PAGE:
Amina Anas wanted more information before getting her baby boy vaccinated against polio.
Anas, who lives in a village in northern Nigeria, spoke to other women in the community about her concerns. Ultimately, Aisha Shuaibu Mohammad, a UNICEF-trained volunteer, was able to convince her.
Mohammad is one of hundreds of Nigerian women who have spearheaded the country’s fight against polio by becoming vaccinators.
The women are close to being able to declare victory: Aug. 21 will mark three years since Nigeria’s last case of polio, said Dr. Anis Siddique, UNICEF’s chief of communication for development who led the polio team. In the northern state of Kano, where Anas lives, there hasn’t been a case in five years, Siddique said.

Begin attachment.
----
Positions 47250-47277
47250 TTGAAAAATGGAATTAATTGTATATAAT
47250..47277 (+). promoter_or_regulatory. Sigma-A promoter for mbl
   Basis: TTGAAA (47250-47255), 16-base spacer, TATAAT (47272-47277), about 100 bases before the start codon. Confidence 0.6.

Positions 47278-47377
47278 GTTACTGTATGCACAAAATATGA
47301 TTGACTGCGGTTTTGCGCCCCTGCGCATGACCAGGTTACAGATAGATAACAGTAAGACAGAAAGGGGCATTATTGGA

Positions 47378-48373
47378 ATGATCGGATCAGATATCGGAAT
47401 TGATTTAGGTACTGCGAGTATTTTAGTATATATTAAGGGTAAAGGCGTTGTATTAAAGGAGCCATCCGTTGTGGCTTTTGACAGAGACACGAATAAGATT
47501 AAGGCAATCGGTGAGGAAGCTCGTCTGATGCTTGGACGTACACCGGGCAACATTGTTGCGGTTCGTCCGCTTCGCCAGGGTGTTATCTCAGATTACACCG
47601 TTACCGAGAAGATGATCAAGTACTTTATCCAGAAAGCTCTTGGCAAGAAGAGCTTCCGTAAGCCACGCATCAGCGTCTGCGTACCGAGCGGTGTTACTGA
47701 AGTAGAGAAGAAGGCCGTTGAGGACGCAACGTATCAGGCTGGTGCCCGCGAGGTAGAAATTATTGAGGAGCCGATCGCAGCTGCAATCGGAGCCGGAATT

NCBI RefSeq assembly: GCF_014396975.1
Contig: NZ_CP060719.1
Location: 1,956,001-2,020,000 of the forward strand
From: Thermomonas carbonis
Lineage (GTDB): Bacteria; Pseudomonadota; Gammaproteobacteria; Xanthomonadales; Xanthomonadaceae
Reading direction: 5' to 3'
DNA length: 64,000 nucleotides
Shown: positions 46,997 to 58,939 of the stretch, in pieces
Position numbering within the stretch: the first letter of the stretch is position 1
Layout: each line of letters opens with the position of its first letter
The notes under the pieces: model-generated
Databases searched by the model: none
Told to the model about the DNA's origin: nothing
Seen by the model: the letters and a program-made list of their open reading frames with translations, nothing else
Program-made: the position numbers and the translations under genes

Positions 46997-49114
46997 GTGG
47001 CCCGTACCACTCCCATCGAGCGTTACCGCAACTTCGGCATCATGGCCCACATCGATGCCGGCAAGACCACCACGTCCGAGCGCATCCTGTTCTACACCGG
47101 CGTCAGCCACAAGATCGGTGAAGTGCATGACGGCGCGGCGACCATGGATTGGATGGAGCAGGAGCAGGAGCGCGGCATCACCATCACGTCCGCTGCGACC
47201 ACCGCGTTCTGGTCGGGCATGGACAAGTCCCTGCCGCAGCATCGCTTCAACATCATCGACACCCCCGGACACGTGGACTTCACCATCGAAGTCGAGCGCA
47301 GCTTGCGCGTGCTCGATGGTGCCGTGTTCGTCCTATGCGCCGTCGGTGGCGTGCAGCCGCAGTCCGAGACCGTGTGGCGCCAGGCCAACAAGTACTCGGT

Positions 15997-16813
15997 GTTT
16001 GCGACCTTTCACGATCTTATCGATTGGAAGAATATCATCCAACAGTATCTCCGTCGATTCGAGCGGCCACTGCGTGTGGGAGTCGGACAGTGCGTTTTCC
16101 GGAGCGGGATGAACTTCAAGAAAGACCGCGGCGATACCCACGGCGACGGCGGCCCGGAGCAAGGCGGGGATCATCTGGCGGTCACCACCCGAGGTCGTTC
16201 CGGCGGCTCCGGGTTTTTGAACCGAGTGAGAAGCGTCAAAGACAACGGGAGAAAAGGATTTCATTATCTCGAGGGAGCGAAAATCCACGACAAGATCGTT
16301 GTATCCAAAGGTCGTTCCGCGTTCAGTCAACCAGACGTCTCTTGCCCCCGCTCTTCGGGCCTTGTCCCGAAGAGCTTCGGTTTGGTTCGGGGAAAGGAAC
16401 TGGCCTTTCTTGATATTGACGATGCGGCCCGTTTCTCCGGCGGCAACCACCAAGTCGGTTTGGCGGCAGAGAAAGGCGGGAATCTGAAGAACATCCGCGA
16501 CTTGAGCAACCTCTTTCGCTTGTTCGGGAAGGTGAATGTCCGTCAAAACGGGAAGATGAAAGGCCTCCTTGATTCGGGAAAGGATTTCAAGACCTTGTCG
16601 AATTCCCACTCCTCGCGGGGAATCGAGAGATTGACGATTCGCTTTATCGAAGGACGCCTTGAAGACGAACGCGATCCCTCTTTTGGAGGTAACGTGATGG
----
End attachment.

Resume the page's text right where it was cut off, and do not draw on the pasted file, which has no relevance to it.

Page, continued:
Siddique is cautiously optimistic that the country will receive World Health Organization certification for polio eradication in October — a country must go three years without a case, and the WHO routinely waits two months after the three-year mark to make an official declaration, he said.
This won’t be the first time Nigeria has been declared polio-free. In 2015, the WHO declared that polio had been eliminated, but a 2016 outbreak wiped out the designation.